Combine Dissimilar Grids by Converting Regular Grid to Geolocated Data Grid
This example shows how to combine an elevation data grid and an attribute (color) data grid that cover the same region but are gridded differently. The example drapes slope data from a regular data grid on top of elevation data from a geolocated data grid. The example uses the geolocated data grid as the source for surface elevations and transforms the regular data grid into slope values, which are then sampled to conform to the geolocated data grid (creating a set of slope values for the diamond-shaped grid) and color-coded for surface display. This approach works with any dissimilar grids, although the two data sets in this example actually have the same origin (the geolocated grid derives from the
topo60c data set).
Load the geolocated data grid from the
mapmtx file and the regular data grid from the
topo60c file. The
mapmtx file actually contains two regions but this example only uses the diamond-shaped portion,
map1, centered on the Middle East.
load mapmtx lt1 lg1 map1 load topo60c
Compute the surface aspect, slope, and gradients for
topo60c. This example only uses the slopes in subsequent steps.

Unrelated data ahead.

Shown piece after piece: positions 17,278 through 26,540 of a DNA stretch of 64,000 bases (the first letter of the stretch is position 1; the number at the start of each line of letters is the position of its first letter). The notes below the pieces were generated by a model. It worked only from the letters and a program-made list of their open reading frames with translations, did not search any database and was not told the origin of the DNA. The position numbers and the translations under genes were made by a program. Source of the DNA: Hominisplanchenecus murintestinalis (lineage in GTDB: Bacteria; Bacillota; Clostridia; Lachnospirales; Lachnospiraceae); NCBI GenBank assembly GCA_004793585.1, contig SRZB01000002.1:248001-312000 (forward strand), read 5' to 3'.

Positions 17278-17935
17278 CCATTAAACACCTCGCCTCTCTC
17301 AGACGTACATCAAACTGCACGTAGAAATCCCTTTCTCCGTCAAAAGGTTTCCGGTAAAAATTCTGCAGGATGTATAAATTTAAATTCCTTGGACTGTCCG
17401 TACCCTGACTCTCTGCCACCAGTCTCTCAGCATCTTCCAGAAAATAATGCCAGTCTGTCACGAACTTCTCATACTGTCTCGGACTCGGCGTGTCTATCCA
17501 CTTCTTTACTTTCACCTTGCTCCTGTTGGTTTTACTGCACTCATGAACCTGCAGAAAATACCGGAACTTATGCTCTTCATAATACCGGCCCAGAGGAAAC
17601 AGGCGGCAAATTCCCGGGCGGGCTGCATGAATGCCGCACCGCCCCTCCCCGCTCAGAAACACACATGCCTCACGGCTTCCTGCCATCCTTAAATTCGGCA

[aspect,slope,gradN,gradE] = gradientm(topo60c,topo60cR);
geointerp function to interpolate slope values to the geolocated grid specified by
lg1 . The output is a 50-by-50 grid of elevations matching the coverage of the
slope1 = geointerp(slope,topo60cR,lt1,lg1);
Set up a figure with a Miller projection and use
surfm to display the slope data. Specify the z -values for the surface explicitly as the
map1 data, which is terrain elevation. The map mainly depicts steep cliffs, which represent mountains (the Himalayas in the northeast), and continental shelves and trenches.
figure axesm miller surfm(lt1,lg1,slope1,map1)
The coloration depicts steepness of slope. Change the colormap to make the steepest slopes magenta, the gentler slopes dark blue, and the flat areas light blue:
view to get a southeast perspective of the surface from a low viewpoint. In 3-D, you can see the topography as well as the slope.
The default rendering uses faceted shading (no smooth interpolation). Make the surface shiny with Gouraud shading and specify lighting from the east (the default of
camlight lights surfaces from over the right shoulder of the viewer).
material shiny camlight lighting Gouraud
Remove the white space and view the figure in perspective mode.
axis tight ax = gca; ax.Projection = 'perspective';